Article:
My Story Challenge

Last week, my writing was centered around a self-imposed story challenge.

Forever Secret

Forever Secret

Some years ago, I bought some beads with words printed on them.  I always meant to write something using them.  However, other projects got in the way.  Eventually, the beads ended up forgotten at the bottom of one of my boxes.  Not long ago, while looking for something else entirely, I rediscovered them.  Since I’ve been in experimental writing mode lately, the idea rekindled and caught fire.

First I sorted the beads, then shifted them around into sample sentences.  Immediately, I found a problem.  Although the set had some interesting words, it was remarkably short of articles.  It is almost impossible to write anything vaguely grammatical without “a” and “the.”

Jim suggested we try Michael’s craft store.  There I found another set of word beads, not only on the same scale, but even printed in a similar font.  This set proved to have the articles I lacked, as well as some useful conjunctions and prepositions.

As I re-sorted, I discovered a new, very interesting, problem.  Even with two sets to choose between, there were almost no words that could be used for conflict situations.

“Love” and “peace” appeared repeatedly, but not “hate” or “war.”  “Believe,” “always,” and “forever” showed up on numerous beads, but not “doubt” or “never.”  “Friend” was very popular, but not any word that could be construed as “Foe.”  “Kiss” and “flirt” were in the assortment, but not “slap” or “shun.”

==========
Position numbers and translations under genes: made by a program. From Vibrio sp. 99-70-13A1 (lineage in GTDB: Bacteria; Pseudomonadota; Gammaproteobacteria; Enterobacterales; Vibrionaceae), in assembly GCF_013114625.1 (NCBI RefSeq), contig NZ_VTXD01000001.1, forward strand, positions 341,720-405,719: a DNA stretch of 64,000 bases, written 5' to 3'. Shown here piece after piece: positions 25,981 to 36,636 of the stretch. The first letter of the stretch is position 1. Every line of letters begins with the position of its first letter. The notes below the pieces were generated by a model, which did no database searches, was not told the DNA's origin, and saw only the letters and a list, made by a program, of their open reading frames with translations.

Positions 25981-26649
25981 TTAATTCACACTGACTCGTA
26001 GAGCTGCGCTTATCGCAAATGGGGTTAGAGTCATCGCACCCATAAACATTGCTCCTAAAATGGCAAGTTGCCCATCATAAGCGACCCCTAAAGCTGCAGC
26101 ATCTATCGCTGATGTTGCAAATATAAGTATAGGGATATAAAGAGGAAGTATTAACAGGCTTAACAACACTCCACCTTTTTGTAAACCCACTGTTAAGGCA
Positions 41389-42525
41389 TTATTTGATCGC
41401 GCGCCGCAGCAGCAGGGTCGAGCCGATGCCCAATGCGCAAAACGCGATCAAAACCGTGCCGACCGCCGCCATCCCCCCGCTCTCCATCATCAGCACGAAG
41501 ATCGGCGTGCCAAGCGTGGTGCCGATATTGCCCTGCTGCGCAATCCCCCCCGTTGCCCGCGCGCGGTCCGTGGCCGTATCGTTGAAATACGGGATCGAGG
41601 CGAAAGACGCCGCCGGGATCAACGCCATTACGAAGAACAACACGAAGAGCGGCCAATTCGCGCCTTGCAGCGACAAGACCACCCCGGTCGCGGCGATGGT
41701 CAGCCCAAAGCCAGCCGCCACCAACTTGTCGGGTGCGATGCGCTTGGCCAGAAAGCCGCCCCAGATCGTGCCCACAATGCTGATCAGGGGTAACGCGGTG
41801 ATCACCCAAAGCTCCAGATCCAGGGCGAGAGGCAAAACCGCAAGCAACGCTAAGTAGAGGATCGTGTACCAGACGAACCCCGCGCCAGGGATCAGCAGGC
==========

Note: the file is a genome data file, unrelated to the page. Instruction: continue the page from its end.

There was one “not,” but that’s not a lot to build on.

As I’ve written elsewhere, conflict is one of the elements that separates a full story from a descriptive vignette.  Moreover, I was determined that I wouldn’t take the easy way out and write a romance story.  I would write something more demanding.

In addition to the words mentioned above, there were a smattering of nouns, among them princess, sun, star, dancer, girl, boy, secret, song.   The verbs were equally limited: learn, run, sing, and dream, for example.  The verb “to be” was mostly represented by “is” and “am.”  Of course, some words could be used as either noun or verb: love, dream, and flirt immediately came to mind.

Making the challenge even more interesting was that some of the most dynamic words only occurred once: magic, power, pure, wild, true, student, tough.  Since I was resolved to use only those words for which I had beads and only as often as I had beads, this meant I’d need to do some careful placing.

A friend to whom I mentioned my project suggested that I search on-line for more word beads, in that way expanding my available vocabulary.  I agreed that finding more beads would probably be possible.  However, I felt that doing this would transform a story-writing challenge into a bead-finding challenge.  Instead, I sat down with my sorted beads and started shuffling.